Beloved Son… On Sunday last, 5th instant, there were two deaths by lightening in Sutton and one in Oxford … The one killed in Oxford, painful to relate, was your sister Beulah. She went upstairs to shut the windows, as was supposed, and a flash of lightening struck the chimney and threw the top mostly off … They found her little daughter about three months old in the cradle in the kitchen and her little son about twenty months old on a bed in the bedroom, both covered with soot and dust and screaming. And in searching for Beulah they found her [in the] up chamber dead on the floor, lying on her face and her clothes on fire. The skin on her neck and shoulders was some torn and her clothes behind were very much shattered … It seems the lightening passed from the top of the chimney to the bottom of the cellar. The body of the chimney is so badly shattered that it cannot be used until it is repaired and every room in the house injured. Tore off plastering, chimney pieces, ceiling broke a hole through the chamber floor, shivered one cross-sill in the cellar, and shivered some posts. It shivered a board of the floor directly under the foot of the cradle that the baby was sleeping in … It was a melancholy and heart-rending sight to see three coffins in the meetinghouse at the same time.

Pliny Sr. and Delia’s two youngest children, Augusta and Dwight, journeyed west in the late 1830s to join. In March 1839, a bereft Pliny Sr. sent a poignant message to Ohio. Delia Freeman had suffered with scrofula (a painful inflammation of the cervical lymph nodes, associated with tuberculosis) for a several years:

Bereaved Children… [Your mother] continued to fail very fast until Tuesday the 19th, when at half past five PM death retrieved her from her pains which were severe … I am about to be left alone. The old lady [Mary Pease, who lived in to help nurse Delia during her last illness] which I wrote you will stay about one week longer and who I can get to keep house I know not … I wish Augusta [age 23] would come home and live with me if she thinks she can be contented to live a lonely life … If Dwight [age 20] is not likely to find business there I should like him to work with me on the farm, but wish him to do what is thought best for his interest and happiness … I shall write but few lines more at this time but renew my invitation to Augusta to come if she dare trust herself on so long a journey with strangers … I hardly know what I have written, but will close by subscribing myself “Your father in affliction” Pliny Freeman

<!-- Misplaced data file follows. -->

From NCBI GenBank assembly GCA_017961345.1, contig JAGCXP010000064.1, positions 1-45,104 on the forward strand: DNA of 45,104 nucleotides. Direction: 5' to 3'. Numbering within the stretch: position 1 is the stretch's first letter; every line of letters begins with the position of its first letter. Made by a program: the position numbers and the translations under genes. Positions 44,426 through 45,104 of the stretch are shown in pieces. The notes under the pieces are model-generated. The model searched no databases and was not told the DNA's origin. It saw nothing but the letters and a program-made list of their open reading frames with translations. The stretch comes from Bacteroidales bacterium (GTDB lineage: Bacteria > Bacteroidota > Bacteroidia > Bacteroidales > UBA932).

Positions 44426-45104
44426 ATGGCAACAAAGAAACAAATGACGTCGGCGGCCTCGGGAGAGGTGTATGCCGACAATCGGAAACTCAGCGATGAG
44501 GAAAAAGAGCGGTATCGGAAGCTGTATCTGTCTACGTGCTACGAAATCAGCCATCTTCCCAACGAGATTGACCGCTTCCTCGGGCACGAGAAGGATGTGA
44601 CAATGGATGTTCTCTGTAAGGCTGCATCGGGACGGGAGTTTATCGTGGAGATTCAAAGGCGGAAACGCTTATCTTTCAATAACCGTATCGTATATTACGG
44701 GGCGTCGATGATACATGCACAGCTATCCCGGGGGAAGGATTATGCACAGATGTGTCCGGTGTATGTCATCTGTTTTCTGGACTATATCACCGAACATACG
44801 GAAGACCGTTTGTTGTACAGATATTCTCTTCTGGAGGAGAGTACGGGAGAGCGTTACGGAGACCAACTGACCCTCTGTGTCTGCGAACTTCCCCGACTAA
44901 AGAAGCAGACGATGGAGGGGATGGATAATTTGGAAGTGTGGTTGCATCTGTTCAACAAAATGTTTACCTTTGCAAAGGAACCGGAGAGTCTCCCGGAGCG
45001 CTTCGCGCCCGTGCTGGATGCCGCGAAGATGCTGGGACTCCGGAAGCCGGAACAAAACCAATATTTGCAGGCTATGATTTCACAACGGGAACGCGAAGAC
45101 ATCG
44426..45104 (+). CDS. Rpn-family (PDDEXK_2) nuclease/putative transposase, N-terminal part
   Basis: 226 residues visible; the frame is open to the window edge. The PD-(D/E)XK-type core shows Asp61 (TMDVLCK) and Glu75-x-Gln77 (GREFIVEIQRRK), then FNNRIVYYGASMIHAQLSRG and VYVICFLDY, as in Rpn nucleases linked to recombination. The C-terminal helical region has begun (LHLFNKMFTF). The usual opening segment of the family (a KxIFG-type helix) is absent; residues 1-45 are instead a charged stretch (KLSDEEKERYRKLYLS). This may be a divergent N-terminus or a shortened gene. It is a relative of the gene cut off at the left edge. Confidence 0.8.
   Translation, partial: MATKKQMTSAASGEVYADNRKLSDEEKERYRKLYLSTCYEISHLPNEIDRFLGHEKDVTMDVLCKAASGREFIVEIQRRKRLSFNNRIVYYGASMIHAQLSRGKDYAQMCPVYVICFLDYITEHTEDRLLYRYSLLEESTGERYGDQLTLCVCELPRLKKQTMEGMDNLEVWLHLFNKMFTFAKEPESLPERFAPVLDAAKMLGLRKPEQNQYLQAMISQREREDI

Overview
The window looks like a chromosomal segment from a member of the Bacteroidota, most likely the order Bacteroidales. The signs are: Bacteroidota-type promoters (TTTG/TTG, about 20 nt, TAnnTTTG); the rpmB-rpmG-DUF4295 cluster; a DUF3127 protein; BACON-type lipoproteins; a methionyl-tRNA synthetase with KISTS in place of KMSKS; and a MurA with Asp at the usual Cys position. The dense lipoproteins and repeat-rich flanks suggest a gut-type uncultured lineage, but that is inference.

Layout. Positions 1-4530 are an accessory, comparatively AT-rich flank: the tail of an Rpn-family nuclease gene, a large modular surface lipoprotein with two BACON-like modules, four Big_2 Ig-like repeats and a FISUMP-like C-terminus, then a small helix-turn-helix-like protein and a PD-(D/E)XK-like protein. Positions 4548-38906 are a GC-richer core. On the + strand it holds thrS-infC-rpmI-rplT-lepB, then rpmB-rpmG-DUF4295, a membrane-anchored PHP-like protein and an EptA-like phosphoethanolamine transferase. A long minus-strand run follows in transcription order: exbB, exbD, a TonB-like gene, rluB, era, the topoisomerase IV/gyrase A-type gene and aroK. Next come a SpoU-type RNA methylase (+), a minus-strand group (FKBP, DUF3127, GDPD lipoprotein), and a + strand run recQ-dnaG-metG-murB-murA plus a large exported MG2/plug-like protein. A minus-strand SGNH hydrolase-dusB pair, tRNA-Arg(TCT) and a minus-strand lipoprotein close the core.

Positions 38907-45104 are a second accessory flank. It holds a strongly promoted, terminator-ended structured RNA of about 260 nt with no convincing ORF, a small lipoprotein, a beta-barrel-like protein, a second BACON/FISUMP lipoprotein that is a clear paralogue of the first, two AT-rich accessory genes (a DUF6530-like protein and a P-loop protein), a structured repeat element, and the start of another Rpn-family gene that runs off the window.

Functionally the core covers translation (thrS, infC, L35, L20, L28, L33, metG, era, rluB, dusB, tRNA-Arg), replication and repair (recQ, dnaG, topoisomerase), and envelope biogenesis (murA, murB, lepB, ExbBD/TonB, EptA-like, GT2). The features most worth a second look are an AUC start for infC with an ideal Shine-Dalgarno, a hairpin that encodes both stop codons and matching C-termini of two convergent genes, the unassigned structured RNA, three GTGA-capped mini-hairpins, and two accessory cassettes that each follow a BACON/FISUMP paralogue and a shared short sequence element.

Augusta and Dwight dutifully moved back to Massachusetts, but in February of the following year, Pliny Sr. received a teasing note from Mary Pease, who was then living in East Boston:

I have often thought of you these long winter evenings, that you must be lonesome. But leap year is here and widowers and bachelors are choosing their mates and I think if you should make up your mind the time would pass more agreeably away [with] one who would share in your domestic concerns, which I think you are worthy of such a one … If you should have any call to Boston I should be happy to have you call over to East Boston. I have not purchased any spectacles at present for there is rumour that the world is coming to an end in 1843 and I did not think it was worth a while to spend my money useless … My respects to Mrs. [Lucretia] Vinton. Tell her I am the same old sixpence.

Reader, she married him:

You have given me an invitation to your castle for a home and am happy for the invitation as I know you are a man of honour. I shall throw myself upon your care and protection and according to your invitation I will meet you at Brookfield the fifth day of June.

Over the years, Samuel, the philosopher of the family, had also kept in touch with family back in New England. In August 1844 he wrote to a sister and brother-in-law in Southbridge, Massachusetts, and extended an invitation:

How quick, how quick a year has passed since I left you. The year has not only gone but it has carried us with it. How rapidly you and I are going down the stream of life. You and I once thought that when a person had arrived to the age of seventy years he was almost to old to expect to live much longer. We have arrived at that age and know we cannot remain here much longer … I am not without hopes that you may visit us should our lives and health be continued another year.

In May 1849, Samuel’s son Lyndon wrote Pliny Sr. to tell him of his father’s death: